There are several distinct disadvantages associated with that type of system.

“First and foremost, you need to have access,” said Seger. “Some people might have congenital abnormalities where their veins aren’t available, while others may have undergone radiation therapy that necessitated frequent IVs and their veins are clotted as a result.

“We know that the wires can create their own problems,” he added. “They can clot the vein itself, which renders the vein unusable for other purposes. They can also serve as a nidus for infection. We know that a small number of pacemaker wires become infected after they’ve been in patients for a while.”

With that in mind, practitioners have been scanning the horizon for emerging technologies that might circumvent some of those issues.

Standing in stark contrast to the current pacemaker implantation procedure, installing the Micra doesn’t require a surgical incision in the chest, nor does it create a “pocket” under the skin. Removing any visible signs of the device, as well as eliminating a potential source of complications, are attractive incentives for pacemaker patients.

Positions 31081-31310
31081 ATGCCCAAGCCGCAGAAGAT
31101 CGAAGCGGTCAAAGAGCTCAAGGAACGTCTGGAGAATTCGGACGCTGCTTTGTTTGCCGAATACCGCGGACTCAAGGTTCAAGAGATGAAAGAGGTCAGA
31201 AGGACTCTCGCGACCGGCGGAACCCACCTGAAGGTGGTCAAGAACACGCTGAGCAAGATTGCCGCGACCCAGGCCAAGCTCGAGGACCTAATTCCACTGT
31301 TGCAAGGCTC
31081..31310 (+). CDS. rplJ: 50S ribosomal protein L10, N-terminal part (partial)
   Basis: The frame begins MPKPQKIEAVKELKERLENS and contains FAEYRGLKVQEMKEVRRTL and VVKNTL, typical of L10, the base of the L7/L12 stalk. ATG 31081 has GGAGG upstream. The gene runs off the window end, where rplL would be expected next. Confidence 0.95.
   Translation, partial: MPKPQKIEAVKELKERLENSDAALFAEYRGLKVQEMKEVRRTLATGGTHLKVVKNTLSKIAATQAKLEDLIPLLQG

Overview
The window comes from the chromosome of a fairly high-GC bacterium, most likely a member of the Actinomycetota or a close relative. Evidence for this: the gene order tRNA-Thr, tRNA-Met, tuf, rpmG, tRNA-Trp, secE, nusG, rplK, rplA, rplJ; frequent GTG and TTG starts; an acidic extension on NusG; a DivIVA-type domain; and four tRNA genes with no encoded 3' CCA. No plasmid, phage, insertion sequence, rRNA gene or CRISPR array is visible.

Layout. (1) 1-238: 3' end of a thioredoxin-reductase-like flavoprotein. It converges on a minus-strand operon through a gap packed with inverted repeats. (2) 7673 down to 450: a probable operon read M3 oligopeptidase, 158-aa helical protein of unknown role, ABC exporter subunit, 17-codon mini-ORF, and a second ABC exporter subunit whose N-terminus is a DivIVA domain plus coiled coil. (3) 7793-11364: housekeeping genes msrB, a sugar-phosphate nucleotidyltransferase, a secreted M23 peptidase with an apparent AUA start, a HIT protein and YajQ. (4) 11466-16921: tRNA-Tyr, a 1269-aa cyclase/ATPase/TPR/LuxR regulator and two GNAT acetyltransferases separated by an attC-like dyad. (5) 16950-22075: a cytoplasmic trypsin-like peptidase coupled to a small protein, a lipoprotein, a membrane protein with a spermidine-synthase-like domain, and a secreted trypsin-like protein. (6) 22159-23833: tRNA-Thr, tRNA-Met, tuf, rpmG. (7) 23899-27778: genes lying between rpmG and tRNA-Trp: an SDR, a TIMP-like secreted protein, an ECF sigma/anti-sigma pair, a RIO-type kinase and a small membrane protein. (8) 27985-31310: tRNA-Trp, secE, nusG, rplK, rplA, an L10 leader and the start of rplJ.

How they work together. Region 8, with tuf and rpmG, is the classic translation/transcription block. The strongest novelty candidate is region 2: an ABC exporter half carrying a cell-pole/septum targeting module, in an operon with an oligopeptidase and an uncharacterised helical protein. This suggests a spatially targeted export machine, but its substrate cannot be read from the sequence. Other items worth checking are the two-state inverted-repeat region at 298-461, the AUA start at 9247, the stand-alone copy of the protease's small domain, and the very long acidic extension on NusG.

“I’ve never thought of myself as a typical pacemaker person,” admitted Betty Funk, who received the Micra TPS in January of this year, becoming the first patient in Houston to have the procedure performed. “I’ve talked to other people who have pacemakers, and it worried me that a pacemaker might wake me up at night. But the Micra hasn’t at all.”

Funk, 62, has suffered from two strokes over the past few years, which led to the realization that her heart had a tendency to stop beating for short intervals at night—up to 20 seconds, at the most.

“Needing a pacemaker was a little bit of a surprise for me, even in the aftermath of those issues,” she said. “Initially, I thought I was going to receive the traditional type of pacemaker, but Dr. Seger asked if I wanted to participate in this study. My husband and I were both on board. I didn’t really have many reservations—it was something new and it was an opportunity for us.”